Discrimination against people with intellectual disabilities and people with mental health problems persists despite the ratification of the UN Convention on the Rights of Persons with Disabilities (CRPD) by the EU and 21 Member States. Two new FRA reports capture the experiences of exclusion and discrimination of people with intellectual disabilities or mental health problems. The reports highlight the need to move from institutional to community-based living arrangements and to reformulate laws and policies to make them more inclusive. Both reports are presented at an international conference on “Autonomy and inclusion” in Copenhagen on 7-8 June 2012.

Much still remains to be done to realise the rights of Europe’s 80 million people with disabilities. The CRPD sets out an ambitious path to improve the situation of people with disabilities. The challenge now is to implement it,” said FRA Director, Morten Kjaerum. “FRA’s research illustrates that the fundamental rights of people with disabilities are lagging behind legal guarantees, particularly as austerity measures begin to bite. This work provides the basis for discussions of practical measures that will make a difference to their daily lives.

1) Report: “Choice and control: the right to independent living” The research looked into the experiences of independent living of people with intellectual disabilities and people with mental health problems in nine EU Member States, and found that they often face difficulties in their daily lives. The main problems include:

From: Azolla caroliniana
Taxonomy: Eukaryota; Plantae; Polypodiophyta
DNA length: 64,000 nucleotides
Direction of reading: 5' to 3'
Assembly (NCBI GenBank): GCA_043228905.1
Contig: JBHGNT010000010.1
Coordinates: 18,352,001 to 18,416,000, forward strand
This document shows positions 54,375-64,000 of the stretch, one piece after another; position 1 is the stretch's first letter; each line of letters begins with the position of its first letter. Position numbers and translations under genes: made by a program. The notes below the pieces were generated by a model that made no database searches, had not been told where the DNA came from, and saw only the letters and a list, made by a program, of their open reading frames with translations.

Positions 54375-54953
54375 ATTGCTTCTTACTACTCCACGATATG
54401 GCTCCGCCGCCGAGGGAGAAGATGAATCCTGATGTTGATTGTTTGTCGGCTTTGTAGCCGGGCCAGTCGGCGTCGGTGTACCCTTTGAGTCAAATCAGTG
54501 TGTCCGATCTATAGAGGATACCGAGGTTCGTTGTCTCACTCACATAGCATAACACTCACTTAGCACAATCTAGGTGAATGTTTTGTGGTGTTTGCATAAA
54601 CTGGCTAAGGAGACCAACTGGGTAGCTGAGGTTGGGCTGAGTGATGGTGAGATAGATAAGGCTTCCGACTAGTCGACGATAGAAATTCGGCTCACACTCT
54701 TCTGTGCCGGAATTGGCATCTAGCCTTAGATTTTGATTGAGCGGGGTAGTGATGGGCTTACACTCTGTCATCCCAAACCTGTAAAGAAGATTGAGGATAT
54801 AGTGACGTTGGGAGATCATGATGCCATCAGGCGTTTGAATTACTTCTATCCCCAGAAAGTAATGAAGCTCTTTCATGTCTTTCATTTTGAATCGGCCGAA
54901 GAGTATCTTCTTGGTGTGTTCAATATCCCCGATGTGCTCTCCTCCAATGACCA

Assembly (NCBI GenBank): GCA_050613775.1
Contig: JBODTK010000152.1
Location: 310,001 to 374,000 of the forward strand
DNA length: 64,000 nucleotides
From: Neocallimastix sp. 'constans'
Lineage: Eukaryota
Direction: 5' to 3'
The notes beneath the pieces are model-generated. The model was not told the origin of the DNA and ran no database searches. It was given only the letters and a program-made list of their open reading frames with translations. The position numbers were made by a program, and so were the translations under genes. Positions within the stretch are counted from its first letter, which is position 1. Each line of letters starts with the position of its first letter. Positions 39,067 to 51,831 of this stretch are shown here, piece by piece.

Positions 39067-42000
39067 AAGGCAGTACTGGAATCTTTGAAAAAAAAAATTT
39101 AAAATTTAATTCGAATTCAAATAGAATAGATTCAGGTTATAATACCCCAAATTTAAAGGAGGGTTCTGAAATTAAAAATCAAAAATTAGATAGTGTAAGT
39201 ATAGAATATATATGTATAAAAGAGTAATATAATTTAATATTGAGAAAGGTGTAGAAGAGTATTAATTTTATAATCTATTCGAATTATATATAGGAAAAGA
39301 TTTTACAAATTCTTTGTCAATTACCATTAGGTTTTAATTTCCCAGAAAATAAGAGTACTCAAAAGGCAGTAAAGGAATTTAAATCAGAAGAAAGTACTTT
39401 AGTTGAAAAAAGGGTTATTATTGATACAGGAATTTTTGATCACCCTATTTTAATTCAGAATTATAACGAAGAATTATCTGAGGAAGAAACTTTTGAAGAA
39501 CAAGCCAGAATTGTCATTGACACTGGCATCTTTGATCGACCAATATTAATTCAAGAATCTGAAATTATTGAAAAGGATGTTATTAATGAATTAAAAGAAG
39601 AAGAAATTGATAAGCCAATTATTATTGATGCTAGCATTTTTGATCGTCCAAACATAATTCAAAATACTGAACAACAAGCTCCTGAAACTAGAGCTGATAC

Laws and policies that do not enable people with disabilities to live independently;

Negative attitudes and prejudice that do not recognise the contribution people with disabilities make to society;

Lack of employment opportunities resulting in reliance on state support and benefits.

The report shows that for independent living to be successful, deinstitutionalisation needs to be coupled with social policy reform in education, healthcare, employment and personal support options. People with disabilities have to be involved in the development of these policies.